Noy’s work, described this week in the Proceedings of the National Academy of Sciences, opens new avenues because it makes the nanowires more like cells, says Yi Cui, assistant professor of materials science and engineering at Stanford University. With Charles Lieber, a chemist at Harvard University, Cui has made silicon nanowires into very sensitive sensors by coating the nanowires with antibodies. The sensors could, for example, detect blood proteins characteristic of cancer. Noy’s work, Cui says, “is a really creative way to integrate a transistor with a cell membrane.” By coating the nanowires, Noy can take advantage of everything that biological cell membranes have to offer, including the ability to sense and respond to voltage changes, as well as ions, proteins, and other biomolecules. This range of functionality can’t be achieved with antibodies, says Cui.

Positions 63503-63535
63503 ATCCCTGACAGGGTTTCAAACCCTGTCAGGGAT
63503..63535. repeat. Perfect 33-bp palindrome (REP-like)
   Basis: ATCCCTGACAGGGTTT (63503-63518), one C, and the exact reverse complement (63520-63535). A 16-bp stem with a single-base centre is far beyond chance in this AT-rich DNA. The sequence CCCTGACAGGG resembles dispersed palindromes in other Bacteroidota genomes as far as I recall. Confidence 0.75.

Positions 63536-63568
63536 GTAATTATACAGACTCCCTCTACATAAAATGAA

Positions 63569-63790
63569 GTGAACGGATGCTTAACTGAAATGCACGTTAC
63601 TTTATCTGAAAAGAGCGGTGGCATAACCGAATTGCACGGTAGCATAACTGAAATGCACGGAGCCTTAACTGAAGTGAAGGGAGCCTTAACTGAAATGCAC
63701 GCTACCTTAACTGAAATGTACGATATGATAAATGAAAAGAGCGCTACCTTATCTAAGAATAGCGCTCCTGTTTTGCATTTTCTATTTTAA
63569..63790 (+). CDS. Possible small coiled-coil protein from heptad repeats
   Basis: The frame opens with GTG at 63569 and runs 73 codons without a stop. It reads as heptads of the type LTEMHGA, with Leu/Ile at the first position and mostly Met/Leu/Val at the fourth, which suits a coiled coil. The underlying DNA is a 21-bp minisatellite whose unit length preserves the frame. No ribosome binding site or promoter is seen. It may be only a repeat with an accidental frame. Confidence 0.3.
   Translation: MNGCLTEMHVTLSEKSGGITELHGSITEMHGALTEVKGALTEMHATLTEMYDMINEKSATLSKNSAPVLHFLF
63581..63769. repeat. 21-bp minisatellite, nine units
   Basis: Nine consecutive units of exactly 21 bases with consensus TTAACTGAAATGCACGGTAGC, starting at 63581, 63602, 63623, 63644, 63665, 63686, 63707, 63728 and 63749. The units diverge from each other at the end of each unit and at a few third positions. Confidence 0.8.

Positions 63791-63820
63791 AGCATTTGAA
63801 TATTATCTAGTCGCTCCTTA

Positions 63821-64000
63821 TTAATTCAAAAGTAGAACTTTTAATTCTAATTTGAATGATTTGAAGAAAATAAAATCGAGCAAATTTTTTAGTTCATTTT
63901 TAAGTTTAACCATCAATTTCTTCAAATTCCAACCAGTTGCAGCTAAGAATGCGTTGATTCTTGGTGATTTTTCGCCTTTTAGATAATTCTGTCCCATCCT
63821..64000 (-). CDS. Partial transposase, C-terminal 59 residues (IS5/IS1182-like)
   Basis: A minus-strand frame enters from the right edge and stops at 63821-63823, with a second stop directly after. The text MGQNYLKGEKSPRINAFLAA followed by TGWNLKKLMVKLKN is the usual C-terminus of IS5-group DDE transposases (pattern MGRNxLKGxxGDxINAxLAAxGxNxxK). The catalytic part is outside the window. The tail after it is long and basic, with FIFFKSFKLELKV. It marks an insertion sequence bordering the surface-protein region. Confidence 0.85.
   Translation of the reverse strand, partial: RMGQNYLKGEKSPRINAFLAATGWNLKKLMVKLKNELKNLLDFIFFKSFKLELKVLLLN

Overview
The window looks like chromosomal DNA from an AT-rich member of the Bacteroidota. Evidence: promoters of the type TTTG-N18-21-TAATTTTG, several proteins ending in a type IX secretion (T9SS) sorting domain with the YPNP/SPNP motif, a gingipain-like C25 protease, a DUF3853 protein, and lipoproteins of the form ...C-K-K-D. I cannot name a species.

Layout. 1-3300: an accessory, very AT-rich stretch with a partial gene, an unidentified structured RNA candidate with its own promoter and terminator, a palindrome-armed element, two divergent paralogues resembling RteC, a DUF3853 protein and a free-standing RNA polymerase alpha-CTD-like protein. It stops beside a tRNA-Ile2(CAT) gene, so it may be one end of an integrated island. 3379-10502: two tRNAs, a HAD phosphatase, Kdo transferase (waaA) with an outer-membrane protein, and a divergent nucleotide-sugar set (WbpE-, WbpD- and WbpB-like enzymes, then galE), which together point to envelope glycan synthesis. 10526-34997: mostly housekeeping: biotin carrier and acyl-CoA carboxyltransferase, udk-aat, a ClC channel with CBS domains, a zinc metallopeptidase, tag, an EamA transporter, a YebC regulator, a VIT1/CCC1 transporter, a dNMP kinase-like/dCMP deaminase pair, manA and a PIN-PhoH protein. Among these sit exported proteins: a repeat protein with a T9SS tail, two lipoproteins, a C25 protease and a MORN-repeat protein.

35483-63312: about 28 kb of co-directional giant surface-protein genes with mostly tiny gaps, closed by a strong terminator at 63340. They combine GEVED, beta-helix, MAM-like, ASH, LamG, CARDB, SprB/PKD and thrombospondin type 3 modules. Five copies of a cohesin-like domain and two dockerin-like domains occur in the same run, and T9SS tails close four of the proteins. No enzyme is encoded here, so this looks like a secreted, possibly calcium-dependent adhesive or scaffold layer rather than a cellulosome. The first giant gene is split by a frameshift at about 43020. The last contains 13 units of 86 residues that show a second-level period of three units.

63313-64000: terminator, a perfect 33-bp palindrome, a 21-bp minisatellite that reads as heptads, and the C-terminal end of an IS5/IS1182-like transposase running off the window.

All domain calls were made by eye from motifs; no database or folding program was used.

Next, Noy plans to develop more-sophisticated nanowire-hybrid devices. So far, each device has been equipped with only one type of ion channel, which limits the complexity of the functions they can carry out. (Biological cells are coated with many different membrane proteins.)
The researchers will also begin testing the devices’ interactions with living cells. Other researchers, including Peidong Yang at the University of California, Berkeley, and Harvard’s Lieber, have used bare silicon nanowires to interface with neurons, stem cells, heart cells, and other tissues. They’ve shown that the nanowires can send and receive electrical signals with very high spatial resolution, even within single cells. Noy’s initial work remains a proof of concept.